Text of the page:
Delaware Chancery Court appoints monitor in Oxbow Carbon exit sale suit

By Sandra Lane | Aug 10, 2018

WILMINGTON, Del. (Legal Newsline) – A multi-part remedy to settle a dispute between defendants identified as the "Koch parties" and Oxbow Carbon LLC was delivered by Vice Chancellor J. Travis Laster on Aug. 1 in the Delaware Court of Chancery.

WILMINGTON, Del. (Legal Newsline) – A multi-part remedy to settle a dispute between defendants identified as the "Koch parties" and Oxbow Carbon LLC was delivered by Vice Chancellor J. Travis Laster on Aug. 1 in the Delaware Court of Chancery.

Oxbow Carbon is one of the world's largest recyclers of refinery and natural gas byproducts. It was founded by billionaire William Koch.

“In a lengthy post-trial ruling, I held that the Koch parties breached the reasonable efforts clause in Oxbow’s LLC agreement by seeking to disrupt, derail, and delay an exit sale," Laster wrote in the court's opinion. "I found that 'but for Koch’s actions, Oxbow would have entered into a deal with ArcLight, and the minority members would have received at least the value of the ArcLight offer.'

“I further determined that if an exit sale did not satisfy the clause for the small holders, then the minority members could force Oxbow, Oxbow Holdings and Oxbow’s other members to engage in an exit sale by providing additional consideration to the small holders through a seller top off.”

He also explained that the parties’ post-trial briefing focused predominantly on breach and only minimally on remedy.

“The post-trial ruling therefore directed the parties to provide supplemental briefing on an appropriate remedy,” he said. “They complied, and a hearing was held.”

The first remedy ordered by the vice chancellor concerned what he called “specific performance.” He ordered the parties to complete the exit sale process that the minority members initiated. 

“Because the resulting undertaking will be complex, and because the parties have demonstrated their ability to disagree on matters large and small, a court-appointed monitor will oversee the parties’ compliance with the exit sale right,” he said.

The second component of the ruling related to a potential award of compensatory damages concerning the exit sale transaction price. Laster said in his opinion that if not for the Koch parties’ breach, “the minority members could have secured the ArcLight offer and closed it by Sept. 30, 2016.”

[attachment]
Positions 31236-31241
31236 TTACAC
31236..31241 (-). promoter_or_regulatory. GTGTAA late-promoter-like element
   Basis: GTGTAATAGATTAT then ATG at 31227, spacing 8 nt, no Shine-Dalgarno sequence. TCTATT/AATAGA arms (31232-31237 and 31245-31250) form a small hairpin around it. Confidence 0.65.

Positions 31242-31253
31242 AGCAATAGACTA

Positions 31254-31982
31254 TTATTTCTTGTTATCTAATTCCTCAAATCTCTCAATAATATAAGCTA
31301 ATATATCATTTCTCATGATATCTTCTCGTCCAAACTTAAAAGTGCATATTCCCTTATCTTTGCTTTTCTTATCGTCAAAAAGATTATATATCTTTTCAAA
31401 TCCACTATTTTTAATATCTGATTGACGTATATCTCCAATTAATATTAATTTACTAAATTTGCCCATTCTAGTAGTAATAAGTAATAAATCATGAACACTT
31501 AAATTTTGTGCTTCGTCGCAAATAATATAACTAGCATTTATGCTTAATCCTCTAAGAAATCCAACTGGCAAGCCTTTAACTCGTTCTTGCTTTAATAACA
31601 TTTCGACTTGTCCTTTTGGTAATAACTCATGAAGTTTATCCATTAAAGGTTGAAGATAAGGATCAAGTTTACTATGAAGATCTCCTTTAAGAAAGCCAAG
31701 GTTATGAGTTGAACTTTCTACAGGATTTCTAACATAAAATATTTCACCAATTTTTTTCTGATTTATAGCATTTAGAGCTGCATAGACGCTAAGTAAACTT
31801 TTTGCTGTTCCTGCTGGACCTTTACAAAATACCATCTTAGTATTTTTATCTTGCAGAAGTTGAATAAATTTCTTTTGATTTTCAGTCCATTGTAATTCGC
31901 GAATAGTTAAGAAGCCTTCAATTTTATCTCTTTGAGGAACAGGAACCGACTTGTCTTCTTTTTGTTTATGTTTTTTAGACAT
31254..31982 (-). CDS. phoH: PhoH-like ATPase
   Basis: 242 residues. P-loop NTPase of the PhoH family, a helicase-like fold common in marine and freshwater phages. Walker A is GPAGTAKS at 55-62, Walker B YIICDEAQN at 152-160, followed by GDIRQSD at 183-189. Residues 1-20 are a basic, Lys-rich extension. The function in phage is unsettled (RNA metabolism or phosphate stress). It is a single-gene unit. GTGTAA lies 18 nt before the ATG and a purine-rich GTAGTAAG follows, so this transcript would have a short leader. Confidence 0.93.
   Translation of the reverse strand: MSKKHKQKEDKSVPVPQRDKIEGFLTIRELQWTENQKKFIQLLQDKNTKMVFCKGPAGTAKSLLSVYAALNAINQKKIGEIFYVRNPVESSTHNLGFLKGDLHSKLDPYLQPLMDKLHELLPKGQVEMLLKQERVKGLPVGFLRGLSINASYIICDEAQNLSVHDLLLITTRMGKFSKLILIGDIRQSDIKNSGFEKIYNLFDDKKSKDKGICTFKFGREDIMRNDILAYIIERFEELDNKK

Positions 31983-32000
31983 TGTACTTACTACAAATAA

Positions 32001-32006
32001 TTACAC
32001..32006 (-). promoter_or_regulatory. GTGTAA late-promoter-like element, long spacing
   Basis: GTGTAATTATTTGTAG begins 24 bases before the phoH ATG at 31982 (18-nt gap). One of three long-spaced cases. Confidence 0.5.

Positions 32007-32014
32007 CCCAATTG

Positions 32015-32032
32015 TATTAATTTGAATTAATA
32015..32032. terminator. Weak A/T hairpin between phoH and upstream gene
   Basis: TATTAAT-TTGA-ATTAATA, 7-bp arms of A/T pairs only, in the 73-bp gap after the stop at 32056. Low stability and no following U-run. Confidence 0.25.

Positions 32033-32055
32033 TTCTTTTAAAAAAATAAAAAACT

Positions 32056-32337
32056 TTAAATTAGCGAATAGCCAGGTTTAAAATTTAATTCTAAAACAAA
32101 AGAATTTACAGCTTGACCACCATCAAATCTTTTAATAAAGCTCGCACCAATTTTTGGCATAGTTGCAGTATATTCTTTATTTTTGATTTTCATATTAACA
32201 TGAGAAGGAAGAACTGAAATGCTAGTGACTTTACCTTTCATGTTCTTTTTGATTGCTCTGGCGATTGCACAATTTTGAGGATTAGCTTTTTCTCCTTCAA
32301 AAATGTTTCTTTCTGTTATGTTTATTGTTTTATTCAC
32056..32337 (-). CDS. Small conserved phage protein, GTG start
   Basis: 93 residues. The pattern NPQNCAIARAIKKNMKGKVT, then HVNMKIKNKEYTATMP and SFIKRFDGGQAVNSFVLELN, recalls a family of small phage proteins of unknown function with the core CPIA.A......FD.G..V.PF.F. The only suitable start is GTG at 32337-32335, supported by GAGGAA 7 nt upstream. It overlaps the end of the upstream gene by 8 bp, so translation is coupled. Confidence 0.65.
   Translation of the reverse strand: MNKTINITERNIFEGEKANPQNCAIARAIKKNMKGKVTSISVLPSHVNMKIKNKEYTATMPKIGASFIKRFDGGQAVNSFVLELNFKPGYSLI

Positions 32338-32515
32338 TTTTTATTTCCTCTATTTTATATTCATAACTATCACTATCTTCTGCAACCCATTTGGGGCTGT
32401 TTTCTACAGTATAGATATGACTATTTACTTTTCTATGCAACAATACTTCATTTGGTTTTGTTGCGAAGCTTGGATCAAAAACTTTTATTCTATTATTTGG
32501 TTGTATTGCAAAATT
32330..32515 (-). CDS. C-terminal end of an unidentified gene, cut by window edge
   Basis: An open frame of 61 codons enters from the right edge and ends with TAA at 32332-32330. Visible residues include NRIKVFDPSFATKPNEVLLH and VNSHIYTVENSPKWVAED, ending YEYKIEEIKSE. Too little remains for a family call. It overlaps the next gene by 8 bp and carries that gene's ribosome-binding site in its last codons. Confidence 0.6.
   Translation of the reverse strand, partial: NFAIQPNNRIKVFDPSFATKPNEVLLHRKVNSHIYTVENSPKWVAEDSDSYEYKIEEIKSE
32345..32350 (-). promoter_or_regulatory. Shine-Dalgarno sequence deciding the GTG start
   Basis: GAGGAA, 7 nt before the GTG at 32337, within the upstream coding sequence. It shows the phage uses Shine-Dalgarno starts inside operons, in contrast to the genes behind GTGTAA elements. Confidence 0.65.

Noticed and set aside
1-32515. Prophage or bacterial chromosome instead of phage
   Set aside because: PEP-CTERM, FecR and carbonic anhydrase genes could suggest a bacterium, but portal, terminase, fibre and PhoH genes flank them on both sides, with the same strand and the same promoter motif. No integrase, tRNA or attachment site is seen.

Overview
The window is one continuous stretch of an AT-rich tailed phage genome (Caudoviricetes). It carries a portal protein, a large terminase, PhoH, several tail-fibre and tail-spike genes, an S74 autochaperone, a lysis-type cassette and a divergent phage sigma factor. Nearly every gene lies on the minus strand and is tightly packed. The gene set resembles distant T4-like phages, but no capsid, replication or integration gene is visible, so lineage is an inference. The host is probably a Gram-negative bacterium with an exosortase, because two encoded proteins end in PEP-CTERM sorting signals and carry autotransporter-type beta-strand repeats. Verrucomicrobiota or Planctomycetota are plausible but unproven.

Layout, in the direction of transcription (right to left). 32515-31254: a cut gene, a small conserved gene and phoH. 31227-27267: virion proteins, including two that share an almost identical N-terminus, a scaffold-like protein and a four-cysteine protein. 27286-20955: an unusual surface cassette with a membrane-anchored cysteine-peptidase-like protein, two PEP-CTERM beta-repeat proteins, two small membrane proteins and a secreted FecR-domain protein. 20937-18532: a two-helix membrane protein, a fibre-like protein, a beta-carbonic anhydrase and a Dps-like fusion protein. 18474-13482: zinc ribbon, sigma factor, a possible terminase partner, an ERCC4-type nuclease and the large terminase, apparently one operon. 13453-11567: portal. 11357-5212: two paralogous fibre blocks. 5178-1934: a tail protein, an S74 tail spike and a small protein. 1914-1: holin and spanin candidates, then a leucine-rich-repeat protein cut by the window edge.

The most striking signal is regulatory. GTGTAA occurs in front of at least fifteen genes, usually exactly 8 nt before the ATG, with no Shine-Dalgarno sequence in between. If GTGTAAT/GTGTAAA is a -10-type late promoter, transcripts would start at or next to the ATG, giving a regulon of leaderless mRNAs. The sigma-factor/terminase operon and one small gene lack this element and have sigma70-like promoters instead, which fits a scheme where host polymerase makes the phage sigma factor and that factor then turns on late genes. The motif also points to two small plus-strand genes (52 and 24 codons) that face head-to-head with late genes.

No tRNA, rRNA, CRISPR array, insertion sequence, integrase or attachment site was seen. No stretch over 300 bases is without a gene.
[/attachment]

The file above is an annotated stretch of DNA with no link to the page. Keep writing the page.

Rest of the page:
He said that simply ordering a do-over on this transaction would give the Koch parties exactly what they wanted.

The vice chancellor said that in his view, a complete remedy for the Koch parties’ breach should take into account the lost value of the ArcLight offer, including the lost time value of not receiving the consideration by Sept. 30, 2016.

“It is possible that a resumed exit sale process may produce a transaction generating greater value for the minority members, even on a time adjusted basis,” he said. “If so, then no additional compensatory remedy is warranted for lost transaction value.”

If there is no greater value, the vice chancellor said that minority members will receive an award of compensatory damages “equal to the difference between the value of the exit sale that the process generates and the time-adjusted value of the ArcLight offer.”

The third component is an award of damages equal to the minority members’ pro rata share of the expenses that Koch caused Oxbow to incur for Mintz Levin and any duplicative amounts that Oxbow must spend on its advisers for the resumed exit sale process.

As stated in court ruling, "(William) Koch originally hired Mintz Levin as his personal counsel, and he used the firm to resist the minority members’ efforts to generate an exit sale. Soon after hiring Mintz Levin, Koch realigned the firm as Oxbow’s counsel. In this role, Mintz Levin continued to serve Koch’s interests, but Oxbow bore the expense. As a result, the minority members indirectly bore one-third of the estimated $50 million that Oxbow paid to Mintz Levin."

According to Laster’s opinion, Mintz Levin’s efforts on Koch’s behalf were an integral part of the breach of the reasonable efforts clause. 

“An exit sale will not enable the minority members to recoup their share of the amounts paid to Mintz Levin, because a buyer will pay for Oxbow as it is, without giving any credit for sunk costs,” Laster stated.

He also said that "although a suit to recover Mintz Levin’s fees typically would be asserted derivatively, the dispute over Oxbow functionally has two sides, and the allocation of proceeds and expenses between the two sides is a zero-sum game." 

“Because of the connection between the payments to Mintz Levin and the breach of the reasonable efforts clause, the minority members can recover their share of those amounts as damages in this proceeding,” he added.

“The minority members are awarded the relief described in this decision. The parties shall take steps to select a monitor. Once an individual has been selected, the monitor will provide comments to the parties on the proposed form of order. If the monitor and the parties cannot agree, then they may submit competing forms of order. Once the resumed exit sale process is complete, further proceedings will be necessary to determine specific amounts for the awards of compensatory damages, interest and costs,” the ruling states.

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